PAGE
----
Skip to main content

Featured Post

Spring means Hope | Weekly Snapshot

Hello you guys! I seem to have forgotten how to blog with everything going on around here. I'm sure I'm not the only one. Hope you all are coping okay?

Last week Things finally got to some semblance of a routine this week and I've been finally feeling better and in charge of my emotional faculties. I've taken over one of the upstairs bedrooms and set it up as my office-cum-homeschool room. In other words, the room is a big mess, but both my daughter and I are able to navigate the room fine as everything in the room has a meaning in our own brains. We're both very organized that way. I've been using a sit-stand desk for my work laptop and I'm a little glad that I got to try this system finally. When I'm not working, I'm helping the girl with her letters, numbers, or fun activities. Trust me, this is difficult but we worked through the system this week, and think we have it under control. My father-in-law watches my son during the day as the little ma…

Relish by Lucy Knisley


Relish
This food memoir probably needs no introduction. I have seen this graphic book on so many book blogs that I don't know why it took me this long to get to it. Maybe because it was a food memoir, which is something I always want to read but never feel like it is for me. But I love reading graphic memoirs and decided to give this one a try.

This book definitely lived up to all the good stuff that everyone has ever said about it. I loved it. I love food and I like cooking but I don't have the persistence to spend more of my time cooking though I always have this vision of me cooking more than I really do. Lucy Knisley owes her love and respect for food and cooking to her parents and the food-loving social circle she grew up with. Her father is a connoisseur of all things classy. He likes good wine, good food, good clothes, and good restaurants. He didn't cook but every time he traveled, he used it as an excuse to find and eat at the amazing restaurants in his travel destination. Lucy's mother was a chef and caterer and thanks to her, Lucy was an insider in the world of good food. No matter what the food is or if it was her first time trying a certain food, Lucy yearned to taste it and decide for herself if she will enjoy it. Quite unlike me, for whom the visual appearance of the food can be a deal breaker.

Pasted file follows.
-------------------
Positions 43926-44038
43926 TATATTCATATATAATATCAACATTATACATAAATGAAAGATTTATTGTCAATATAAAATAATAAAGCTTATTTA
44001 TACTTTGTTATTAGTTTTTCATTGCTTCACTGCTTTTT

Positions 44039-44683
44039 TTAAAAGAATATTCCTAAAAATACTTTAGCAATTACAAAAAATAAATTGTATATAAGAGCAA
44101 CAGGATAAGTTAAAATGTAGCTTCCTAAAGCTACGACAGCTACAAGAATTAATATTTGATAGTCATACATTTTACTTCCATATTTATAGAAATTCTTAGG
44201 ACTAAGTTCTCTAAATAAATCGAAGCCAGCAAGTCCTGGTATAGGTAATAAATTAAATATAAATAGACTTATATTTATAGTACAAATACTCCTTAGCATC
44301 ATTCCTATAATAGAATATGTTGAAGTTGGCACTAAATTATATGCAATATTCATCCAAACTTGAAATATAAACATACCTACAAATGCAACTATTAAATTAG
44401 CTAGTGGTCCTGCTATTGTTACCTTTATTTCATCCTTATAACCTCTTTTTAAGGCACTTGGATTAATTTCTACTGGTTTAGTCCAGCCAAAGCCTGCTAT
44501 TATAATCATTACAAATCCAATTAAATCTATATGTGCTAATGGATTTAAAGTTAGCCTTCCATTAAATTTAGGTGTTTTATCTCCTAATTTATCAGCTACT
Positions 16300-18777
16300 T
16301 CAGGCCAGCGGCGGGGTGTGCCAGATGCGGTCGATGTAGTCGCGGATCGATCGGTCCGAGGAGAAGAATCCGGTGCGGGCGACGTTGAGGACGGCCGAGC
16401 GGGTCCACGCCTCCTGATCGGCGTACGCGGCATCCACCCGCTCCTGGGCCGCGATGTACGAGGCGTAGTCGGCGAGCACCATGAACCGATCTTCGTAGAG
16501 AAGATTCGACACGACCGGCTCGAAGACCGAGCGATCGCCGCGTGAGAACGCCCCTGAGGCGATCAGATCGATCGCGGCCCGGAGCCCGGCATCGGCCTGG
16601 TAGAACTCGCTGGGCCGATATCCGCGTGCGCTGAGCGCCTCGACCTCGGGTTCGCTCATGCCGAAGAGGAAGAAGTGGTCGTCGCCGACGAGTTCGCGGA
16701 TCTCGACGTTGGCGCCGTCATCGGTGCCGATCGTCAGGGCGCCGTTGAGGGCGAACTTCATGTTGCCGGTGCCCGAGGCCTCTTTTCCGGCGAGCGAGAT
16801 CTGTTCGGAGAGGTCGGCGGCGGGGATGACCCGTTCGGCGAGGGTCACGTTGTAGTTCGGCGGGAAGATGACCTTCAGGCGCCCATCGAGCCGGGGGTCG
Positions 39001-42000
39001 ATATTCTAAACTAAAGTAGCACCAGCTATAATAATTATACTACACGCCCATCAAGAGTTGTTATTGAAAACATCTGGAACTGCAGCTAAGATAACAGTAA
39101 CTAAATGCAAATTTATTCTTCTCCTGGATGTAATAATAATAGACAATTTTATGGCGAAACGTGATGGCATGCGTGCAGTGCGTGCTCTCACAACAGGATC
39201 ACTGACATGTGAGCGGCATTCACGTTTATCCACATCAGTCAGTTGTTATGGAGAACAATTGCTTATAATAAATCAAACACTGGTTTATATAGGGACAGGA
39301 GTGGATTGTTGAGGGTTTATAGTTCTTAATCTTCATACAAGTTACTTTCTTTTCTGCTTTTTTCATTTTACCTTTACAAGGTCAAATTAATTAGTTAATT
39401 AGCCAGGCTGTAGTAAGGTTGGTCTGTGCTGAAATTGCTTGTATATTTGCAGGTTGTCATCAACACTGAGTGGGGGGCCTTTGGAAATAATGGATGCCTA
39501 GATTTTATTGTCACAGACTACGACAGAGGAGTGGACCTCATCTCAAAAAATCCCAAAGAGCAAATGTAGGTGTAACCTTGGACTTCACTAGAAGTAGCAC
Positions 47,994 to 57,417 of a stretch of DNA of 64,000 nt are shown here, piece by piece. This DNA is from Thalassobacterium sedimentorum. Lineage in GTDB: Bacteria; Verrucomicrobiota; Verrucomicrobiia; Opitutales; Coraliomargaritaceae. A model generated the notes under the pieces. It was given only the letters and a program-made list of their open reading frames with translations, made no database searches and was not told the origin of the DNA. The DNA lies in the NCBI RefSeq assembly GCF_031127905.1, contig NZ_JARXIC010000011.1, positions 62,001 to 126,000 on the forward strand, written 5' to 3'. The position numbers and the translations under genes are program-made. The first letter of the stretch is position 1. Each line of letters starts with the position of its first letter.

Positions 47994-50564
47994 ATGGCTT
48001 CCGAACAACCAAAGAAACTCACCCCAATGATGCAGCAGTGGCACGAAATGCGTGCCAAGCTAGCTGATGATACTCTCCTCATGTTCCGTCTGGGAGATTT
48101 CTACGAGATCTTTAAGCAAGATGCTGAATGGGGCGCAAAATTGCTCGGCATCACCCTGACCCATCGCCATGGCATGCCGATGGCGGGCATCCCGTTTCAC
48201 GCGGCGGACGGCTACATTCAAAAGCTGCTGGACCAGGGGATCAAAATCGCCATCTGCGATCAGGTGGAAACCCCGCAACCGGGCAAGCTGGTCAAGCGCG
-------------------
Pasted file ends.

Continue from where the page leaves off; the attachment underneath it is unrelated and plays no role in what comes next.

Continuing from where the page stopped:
In Relish, Lucy talks about the role that food played in her upbringing and adult life. After reading it, it is really hard to look at food the same way as before, at least for a while. There is a lot of appreciation for getting the right quality of ingredients, embracing cooking as something to love rather than a necessary routine, and having an open mind and no prejudice about any kinds of strange or unappetizing foods. When Lucy was still a kid, her parents divorced and her mom moved from their NYC apartment to Rhinebeck, NY, where she started growing several vegetables and fruits in her garden. Although initially unhappy with the move, Lucy quickly begins to love this new rural life and learns a lot about the produce in their (and the neighbors') gardens.

Of course, like all young people, she goes through a phase of loving fast food, especially at McDonald's. Her parents don't like this at all but Lucy's love for non-fast food doesn't diminish. All through her childhood and adult years, she continues cooking. She mentions a memorable few days when she baked croissants after croissants trying to recreate the really amazing ones she had while on vacation at Venice.




Lucy was an art student and she feels art students make some of the best cooks because creating a dish is a kind of art - there is a good amount of visualization that goes into it and plenty of willingness to be bold with some choices in making the dish. If you are a fan of cooking shows, this is probably something you would strongly agree with - not necessarily the art student part but definitely the visualization part. When she was a kid, most of the people who worked in the kitchens at restaurants and bakeries in NYC were art students and musicians. Fast forward to when she is an adult, and the kitchens contain mostly people who are studying for a degree in a food discipline or on their way to becoming a professional chef.

There is much to love in this book. Who knew food could look so wonderful, yummy, and entertaining in a comic book? This isn't a traditional graphic book, where the illustrations do most of the talking. In some cases, the pictures speak a lot but in most cases, they are accompaniments to the text. However, when it comes to the recipes in this book, they certainly had more graphics than text. Lucy's family was hard not to love. I enjoyed reading about their experiences with food and all the trials they go through trying to create a favorite dish or cater to a new set of customers. Each chapter in this book focused on a different aspect of her life - her early teens focused on a fascination with fast food, her college days on her croissant baking attempts and on making dishes that her fellow students appreciated.

I am glad I finally read this one. Mostly, it has made me want to read more food memoirs and experience the journey these cooks/chefs/bakers had with food through their lives.